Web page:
A is fo Asphaltum, A-to-Z Challenge

W11 ANTIQUE MASON SPAN RED CHAIR MPFCI discovered asphaltum when I was conserving/restoring two dozen pieces of Mason Monterey furniture for the National Park Service.   Being a painter who up until that time primarily used acrylics, I had never heard of it before.

Asphaltum (also called bitumen) was once made of a broad range of naturally occurring substances, namely pitch or petroleum or bitumen of Jerusalem, and occasionally referred to a dark resin from the sap of trees, called burgundy pitch.

Artists were trying to find a good source of transparent black or deep brown oil paint, and generally used a mineral substance based on petroleum for the pigment.  The color produced was unreliable because the sources were so varied in mineral content.  Two common methods for creating the oil paint were to melt the asphaltum in spirits (turpentine), then add it to beeswax and boiled linseed oil.  This produced a paint that lacked body, and so many old recipes added more resins or mastic.  A second method was to burn the asphaltum until the highly volatile material was reduced to ash, further crush it into a fine powder, and then add it to the linseed oil.  This resulted in more durable and reliable paint.

These paints were typically used sparingly, for subtle shadow especially in nudes.

Mason used asphaltum as part of his glaze in the Monterey line.  Did I mention that asphaltum was and is also highly toxic, with lead and other poisonous minerals?  Even if I could find it today I was not able to use it in the historic hotel furniture!

I was very happy to find that Gamblin produced a wonderful non-toxic “Asphaltum” of Transparent Mars Red and Bone Black to use in the restoration of the hotel furniture.  For more information old masters and their colors, I recommend Robert Gamblin’s article on Earth Pigments, “Evolving Earth.”

As I move into painting with oils, I find asphaltum a wonderful pigment to use as a glaze, in place of the hematite or quinacridones I used when painting with acrylics.



I am now agreeing to the  Creative Commons Attribution-Non-Commercial 4.0 International License, which you can learn more about by visiting the site, or, visit my web page for a more user-friendly summary on my terms.  My images/blog posts can be reposted; please link back to dkatiepowellart.
Images courtesy of MPF Conservation (Mitchell and Kate Powell, Partners!)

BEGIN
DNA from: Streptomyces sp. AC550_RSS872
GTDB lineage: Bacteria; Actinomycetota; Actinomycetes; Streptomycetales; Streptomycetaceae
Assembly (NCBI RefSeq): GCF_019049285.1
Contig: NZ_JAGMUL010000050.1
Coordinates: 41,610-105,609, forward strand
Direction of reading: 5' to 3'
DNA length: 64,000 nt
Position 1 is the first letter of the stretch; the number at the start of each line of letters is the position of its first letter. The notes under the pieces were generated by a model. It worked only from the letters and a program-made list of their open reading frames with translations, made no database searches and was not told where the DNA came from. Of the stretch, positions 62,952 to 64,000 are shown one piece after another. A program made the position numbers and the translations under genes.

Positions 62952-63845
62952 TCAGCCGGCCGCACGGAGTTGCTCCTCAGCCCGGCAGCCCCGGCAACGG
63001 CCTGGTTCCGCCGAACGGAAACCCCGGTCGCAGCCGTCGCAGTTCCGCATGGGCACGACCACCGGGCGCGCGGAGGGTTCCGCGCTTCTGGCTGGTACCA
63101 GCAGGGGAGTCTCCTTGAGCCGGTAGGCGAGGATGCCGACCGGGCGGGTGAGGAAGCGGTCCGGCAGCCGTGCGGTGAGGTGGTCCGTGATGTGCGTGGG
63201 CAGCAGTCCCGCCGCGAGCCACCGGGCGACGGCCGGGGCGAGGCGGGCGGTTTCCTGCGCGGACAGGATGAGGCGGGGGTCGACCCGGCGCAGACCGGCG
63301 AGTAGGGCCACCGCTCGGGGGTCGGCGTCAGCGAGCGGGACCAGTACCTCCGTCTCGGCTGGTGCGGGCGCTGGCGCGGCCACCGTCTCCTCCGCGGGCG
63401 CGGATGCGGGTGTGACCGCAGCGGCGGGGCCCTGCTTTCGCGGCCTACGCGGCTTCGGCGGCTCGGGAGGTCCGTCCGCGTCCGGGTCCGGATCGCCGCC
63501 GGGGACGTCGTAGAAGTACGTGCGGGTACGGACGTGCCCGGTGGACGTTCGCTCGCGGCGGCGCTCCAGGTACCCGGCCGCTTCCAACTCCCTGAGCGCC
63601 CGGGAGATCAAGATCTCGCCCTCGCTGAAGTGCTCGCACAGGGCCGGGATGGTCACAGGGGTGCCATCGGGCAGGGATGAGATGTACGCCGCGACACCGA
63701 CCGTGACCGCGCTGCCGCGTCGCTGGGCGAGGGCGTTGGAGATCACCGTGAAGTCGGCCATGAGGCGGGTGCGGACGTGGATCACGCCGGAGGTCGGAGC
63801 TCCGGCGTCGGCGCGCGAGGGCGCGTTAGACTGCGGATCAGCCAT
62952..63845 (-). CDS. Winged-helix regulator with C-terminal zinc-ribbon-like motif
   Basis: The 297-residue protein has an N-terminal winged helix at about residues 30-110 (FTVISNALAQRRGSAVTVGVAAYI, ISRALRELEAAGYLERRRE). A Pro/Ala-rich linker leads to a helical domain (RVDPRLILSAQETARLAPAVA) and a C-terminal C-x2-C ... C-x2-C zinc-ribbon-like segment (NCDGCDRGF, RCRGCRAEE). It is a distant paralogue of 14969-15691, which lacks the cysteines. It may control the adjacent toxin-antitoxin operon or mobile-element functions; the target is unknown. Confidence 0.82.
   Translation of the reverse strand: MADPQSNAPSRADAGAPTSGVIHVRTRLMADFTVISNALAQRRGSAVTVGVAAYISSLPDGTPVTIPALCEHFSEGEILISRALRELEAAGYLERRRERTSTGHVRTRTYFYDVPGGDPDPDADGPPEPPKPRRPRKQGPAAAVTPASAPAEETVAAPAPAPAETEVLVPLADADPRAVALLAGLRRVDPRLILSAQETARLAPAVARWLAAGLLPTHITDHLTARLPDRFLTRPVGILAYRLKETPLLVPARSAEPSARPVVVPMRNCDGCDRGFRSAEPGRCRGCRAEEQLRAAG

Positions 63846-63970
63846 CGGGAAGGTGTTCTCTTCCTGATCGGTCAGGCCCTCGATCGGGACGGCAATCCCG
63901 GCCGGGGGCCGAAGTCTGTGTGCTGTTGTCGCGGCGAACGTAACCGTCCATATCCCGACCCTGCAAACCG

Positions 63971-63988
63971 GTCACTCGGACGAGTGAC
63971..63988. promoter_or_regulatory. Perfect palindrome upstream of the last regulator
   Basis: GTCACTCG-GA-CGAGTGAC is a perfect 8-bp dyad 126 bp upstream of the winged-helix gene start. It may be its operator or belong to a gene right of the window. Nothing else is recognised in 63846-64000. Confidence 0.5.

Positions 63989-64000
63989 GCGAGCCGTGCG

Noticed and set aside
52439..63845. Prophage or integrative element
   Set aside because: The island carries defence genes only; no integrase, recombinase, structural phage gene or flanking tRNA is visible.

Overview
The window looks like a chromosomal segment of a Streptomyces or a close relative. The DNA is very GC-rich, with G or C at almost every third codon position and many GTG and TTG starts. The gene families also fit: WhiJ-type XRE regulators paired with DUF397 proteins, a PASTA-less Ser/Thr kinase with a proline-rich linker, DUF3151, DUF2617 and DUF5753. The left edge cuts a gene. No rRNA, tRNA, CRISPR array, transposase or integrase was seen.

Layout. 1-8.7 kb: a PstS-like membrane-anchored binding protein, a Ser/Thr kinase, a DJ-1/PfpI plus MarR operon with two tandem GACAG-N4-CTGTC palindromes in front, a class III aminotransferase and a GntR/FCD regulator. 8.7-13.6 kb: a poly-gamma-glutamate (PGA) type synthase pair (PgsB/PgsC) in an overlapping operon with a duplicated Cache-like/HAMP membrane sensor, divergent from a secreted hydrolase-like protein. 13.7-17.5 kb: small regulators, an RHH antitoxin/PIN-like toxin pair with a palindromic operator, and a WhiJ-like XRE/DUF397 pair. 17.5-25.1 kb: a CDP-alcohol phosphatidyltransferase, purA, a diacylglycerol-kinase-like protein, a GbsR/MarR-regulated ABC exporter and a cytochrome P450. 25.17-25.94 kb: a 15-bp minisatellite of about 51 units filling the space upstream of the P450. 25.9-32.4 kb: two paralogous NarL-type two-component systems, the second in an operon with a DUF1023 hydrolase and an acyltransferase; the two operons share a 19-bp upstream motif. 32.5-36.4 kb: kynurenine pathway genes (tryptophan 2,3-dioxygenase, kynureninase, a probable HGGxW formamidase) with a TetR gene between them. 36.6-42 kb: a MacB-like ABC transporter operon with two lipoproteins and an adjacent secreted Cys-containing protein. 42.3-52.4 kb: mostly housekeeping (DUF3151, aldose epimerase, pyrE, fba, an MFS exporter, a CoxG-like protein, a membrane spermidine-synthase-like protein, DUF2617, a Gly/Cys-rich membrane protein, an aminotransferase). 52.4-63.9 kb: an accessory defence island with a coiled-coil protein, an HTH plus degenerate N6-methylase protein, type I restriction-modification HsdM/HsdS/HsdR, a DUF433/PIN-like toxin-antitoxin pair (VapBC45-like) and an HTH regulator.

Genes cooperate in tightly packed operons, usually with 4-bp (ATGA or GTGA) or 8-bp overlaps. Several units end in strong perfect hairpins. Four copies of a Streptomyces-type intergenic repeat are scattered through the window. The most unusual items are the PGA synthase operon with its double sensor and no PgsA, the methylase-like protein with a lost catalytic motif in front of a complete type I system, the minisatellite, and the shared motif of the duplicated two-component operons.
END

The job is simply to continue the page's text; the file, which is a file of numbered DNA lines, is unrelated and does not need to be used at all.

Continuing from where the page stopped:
About dkatiepowellart

hollywood baby turned beach gurl turned steel&glass city gurl turned cowgurl turned herb gurl turned green city gurl. . . artist writer photographer. . . cat lover but misses our big dogs, gone to heaven. . . buddhist and interested in the study of spiritual traditions. . . foodie, organic, lover of all things mik, partner in conservation business mpfconservation, consummate blogger, making a dream happen, insomniac who is either reading buddhist teachings or not-so-bloody mysteries or autobio journal thangs early in the morning when i can't sleep
This entry was posted in art, oil paint, painting and tagged , , , , , . Bookmark the permalink.

10 Responses to A is fo Asphaltum, A-to-Z Challenge

  1. slfinnell says:

    Beautiful work! And great start to the a to z challenge!


  2. Sammy D. says:

    What rich colors. It’s so interesting to learn how much the sciences and math (like chemistry and statistics) factor into the passions and careers we choose. Typically when studying in high school, I found them boring, meaningless subjects because I didn’t understand how they fit in the real world. Your explanation of the procedures to eventually find a non-toxic version give substance to chemical reactions.


  3. camibrite says:

    interesting technique, and nice job with the chair!


  4. Joy says:

    Beautiful work on those chairs!


  5. I hadn’t heard of this kind of glaze/paint before. Very interesting!


  6. Pingback: L is for Lead: A-to-Z-Challenge | Mpfconservation's Blog

  7. Pingback: New Hahnemühle Nostalgie Journal | D.Katie Powell Art

I love hearing from visitors!

Fill in your details below or click an icon to log in:

WordPress.com Logo

You are commenting using your WordPress.com account. Log Out /  Change )

Twitter picture

You are commenting using your Twitter account. Log Out /  Change )

Facebook photo

You are commenting using your Facebook account. Log Out /  Change )

Connecting to %s

This site uses Akismet to reduce spam. Learn how your comment data is processed.